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Are they any good? will they work with all decoders? Are DIY versions safe (ie could they blow the DCC chip)?

I've just come across these for the first time and an electronic fly-wheel looks intriguing (much better than cleaning the track every 5 minutes).
And there's always a loco that sticks and needs the finger from heaven to give it a push.

Just some thoughts buzzing around my head. Has anyone tried these fly-wheels?

Fabben
 

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QUOTE (fabben @ 19 Jun 2008, 15:32) <{POST_SNAPBACK}>Are they any good? will they work with all decoders? Are DIY versions safe (ie could they blow the DCC chip)?

I've just come across these for the first time and an electronic fly-wheel looks intriguing (much better than cleaning the track every 5 minutes).
And there's always a loco that sticks and needs the finger from heaven to give it a push.

Just some thoughts buzzing around my head. Has anyone tried these fly-wheels?

Fabben

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"simple to connect electronic flywheels" don't exist for DCC.

Unless you are confident in climbing into the decoder itself to connect them on the decoder side of the primary onboard rectifier and also have a compatible circuit for current limiting charge and dicharge rates they cannot be used at all with a decoder - you cannot add a simple capacitor circuit on the input leads at all.

Richard
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I remember back in the late 70's there was some experimenting with this sort of thing - fitting a capacitor into the locomotives but I never managed much if any success.

Unless you really do know what you are doing just use decoders without modification.
 

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I have seen the Lenz power 1 module demonstrated on a Lenz Gold decoder. It works very well, but I have really found no need for it. Sadly it is fairly bulky, which would make it problematic in the kind of small and light 4 wheel vehicle (like an inspection trolley) where it would be most useful. I believe Zimo offer a circuit diagram for a similar self build module suitable for some of their decoders, but have not looked at this yet.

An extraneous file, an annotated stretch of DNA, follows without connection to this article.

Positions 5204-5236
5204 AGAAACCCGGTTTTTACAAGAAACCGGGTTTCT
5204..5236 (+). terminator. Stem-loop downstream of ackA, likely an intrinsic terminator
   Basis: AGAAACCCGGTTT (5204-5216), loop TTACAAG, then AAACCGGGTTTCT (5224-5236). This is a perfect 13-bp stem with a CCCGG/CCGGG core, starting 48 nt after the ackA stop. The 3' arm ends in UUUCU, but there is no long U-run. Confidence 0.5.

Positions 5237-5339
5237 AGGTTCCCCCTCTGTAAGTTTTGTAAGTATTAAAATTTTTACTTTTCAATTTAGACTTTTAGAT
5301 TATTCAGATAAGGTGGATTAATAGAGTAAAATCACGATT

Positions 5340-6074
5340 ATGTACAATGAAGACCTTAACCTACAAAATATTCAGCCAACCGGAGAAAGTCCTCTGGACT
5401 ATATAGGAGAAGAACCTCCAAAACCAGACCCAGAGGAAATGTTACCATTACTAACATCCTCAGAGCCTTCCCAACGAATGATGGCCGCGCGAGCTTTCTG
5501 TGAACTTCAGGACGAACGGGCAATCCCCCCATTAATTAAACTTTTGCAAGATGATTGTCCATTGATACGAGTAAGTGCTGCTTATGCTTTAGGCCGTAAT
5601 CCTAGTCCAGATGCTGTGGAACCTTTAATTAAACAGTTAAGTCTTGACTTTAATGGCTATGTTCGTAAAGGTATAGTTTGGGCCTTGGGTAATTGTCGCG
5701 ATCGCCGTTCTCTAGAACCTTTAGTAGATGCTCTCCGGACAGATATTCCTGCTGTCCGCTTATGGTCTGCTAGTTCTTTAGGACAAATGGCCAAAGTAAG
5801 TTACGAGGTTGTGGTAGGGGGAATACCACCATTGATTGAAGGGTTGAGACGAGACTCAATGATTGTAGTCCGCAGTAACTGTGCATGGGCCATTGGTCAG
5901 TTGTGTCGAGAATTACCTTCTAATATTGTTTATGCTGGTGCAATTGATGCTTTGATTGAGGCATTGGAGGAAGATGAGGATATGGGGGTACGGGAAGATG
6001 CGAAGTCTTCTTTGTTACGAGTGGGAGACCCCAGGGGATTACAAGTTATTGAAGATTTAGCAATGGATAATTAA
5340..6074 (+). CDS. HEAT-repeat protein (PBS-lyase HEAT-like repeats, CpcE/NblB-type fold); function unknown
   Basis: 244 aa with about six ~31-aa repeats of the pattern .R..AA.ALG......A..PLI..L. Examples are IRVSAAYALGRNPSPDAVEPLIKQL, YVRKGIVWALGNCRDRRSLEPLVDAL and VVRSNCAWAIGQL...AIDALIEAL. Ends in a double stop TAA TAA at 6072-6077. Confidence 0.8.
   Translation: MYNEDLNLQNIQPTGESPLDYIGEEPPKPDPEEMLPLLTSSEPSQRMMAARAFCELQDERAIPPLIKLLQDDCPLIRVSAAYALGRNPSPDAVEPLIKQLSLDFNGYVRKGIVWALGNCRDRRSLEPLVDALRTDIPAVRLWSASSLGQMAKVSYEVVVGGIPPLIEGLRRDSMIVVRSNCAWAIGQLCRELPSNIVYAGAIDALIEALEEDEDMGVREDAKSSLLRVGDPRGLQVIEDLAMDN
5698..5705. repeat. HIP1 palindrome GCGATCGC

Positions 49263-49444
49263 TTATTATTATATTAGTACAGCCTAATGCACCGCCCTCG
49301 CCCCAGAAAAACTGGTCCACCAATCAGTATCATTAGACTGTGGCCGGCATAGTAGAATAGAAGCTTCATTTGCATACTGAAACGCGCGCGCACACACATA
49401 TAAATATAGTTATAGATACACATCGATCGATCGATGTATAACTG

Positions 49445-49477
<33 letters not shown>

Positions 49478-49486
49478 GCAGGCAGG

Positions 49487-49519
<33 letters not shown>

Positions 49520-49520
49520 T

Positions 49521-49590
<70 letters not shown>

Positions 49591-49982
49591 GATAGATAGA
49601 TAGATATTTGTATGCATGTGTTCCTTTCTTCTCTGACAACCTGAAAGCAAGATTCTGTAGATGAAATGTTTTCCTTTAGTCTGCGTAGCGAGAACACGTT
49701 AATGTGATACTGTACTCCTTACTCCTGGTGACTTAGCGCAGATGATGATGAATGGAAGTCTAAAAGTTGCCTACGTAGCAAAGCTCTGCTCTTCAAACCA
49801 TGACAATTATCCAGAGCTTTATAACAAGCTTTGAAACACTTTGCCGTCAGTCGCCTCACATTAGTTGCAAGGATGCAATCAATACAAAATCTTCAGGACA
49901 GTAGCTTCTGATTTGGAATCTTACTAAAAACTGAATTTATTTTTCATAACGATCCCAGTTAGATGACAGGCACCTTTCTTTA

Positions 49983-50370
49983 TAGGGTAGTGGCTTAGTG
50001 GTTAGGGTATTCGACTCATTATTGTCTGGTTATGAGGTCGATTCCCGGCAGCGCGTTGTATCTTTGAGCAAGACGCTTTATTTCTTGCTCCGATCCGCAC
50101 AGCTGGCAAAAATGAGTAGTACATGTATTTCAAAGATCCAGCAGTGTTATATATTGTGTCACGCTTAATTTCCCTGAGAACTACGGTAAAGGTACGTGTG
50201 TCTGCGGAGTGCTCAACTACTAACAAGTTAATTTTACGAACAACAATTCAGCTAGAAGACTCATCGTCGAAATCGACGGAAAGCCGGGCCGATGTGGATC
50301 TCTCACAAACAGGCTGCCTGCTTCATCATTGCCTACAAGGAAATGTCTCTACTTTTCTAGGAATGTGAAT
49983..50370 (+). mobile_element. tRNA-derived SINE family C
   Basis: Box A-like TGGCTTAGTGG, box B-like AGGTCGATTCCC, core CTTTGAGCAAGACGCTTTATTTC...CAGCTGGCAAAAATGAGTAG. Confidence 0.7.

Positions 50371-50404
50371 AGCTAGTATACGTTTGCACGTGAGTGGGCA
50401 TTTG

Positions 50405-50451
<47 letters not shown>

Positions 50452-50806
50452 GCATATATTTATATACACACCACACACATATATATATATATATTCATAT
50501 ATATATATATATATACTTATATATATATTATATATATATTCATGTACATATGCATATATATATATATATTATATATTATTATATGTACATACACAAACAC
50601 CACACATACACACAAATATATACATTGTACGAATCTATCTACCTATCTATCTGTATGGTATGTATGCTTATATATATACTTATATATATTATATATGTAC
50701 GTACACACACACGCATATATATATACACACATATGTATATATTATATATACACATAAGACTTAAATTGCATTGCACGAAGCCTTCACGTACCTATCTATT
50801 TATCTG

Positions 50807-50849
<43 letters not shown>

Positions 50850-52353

However: regular Nickel silver track, live frog points, brass or harder metal wheels throughout, total ban on traction tyres, grease or dry lubrication and no solder anywhere near the rail running surface; and everything stays very clean on my intensively operated layout. A weighted chassis drags round a piece of hardboard with a lead block on top which picks up anything that does get deposited on the rails; a scrub with a wire brush renews the rubbing service removing the dark grey deposit. The layout just runs and runs, the locos always start. Definitely better reliability than the same layout operated in the same way, but on DC.

An effect I noticed when converting from DC to DCC was that the 20 or so locos converted in the first batch would quickly pick up a serious dirt deposit on their driven wheels, resulting in degraded pick up. I was a little concerned as this was something different from DC operation where it was idle wheels and track that were the site of dirt deposition, driven wheels stayed clean. But after the first month this ceased, no dirt deposition on driven wheels. My feeling is that the driven wheels picked up most of the dirt that was in place around the layout in that first month of DCC operation, and having 'mopped up' what was already there from many years DC operation, now stay clean.
 
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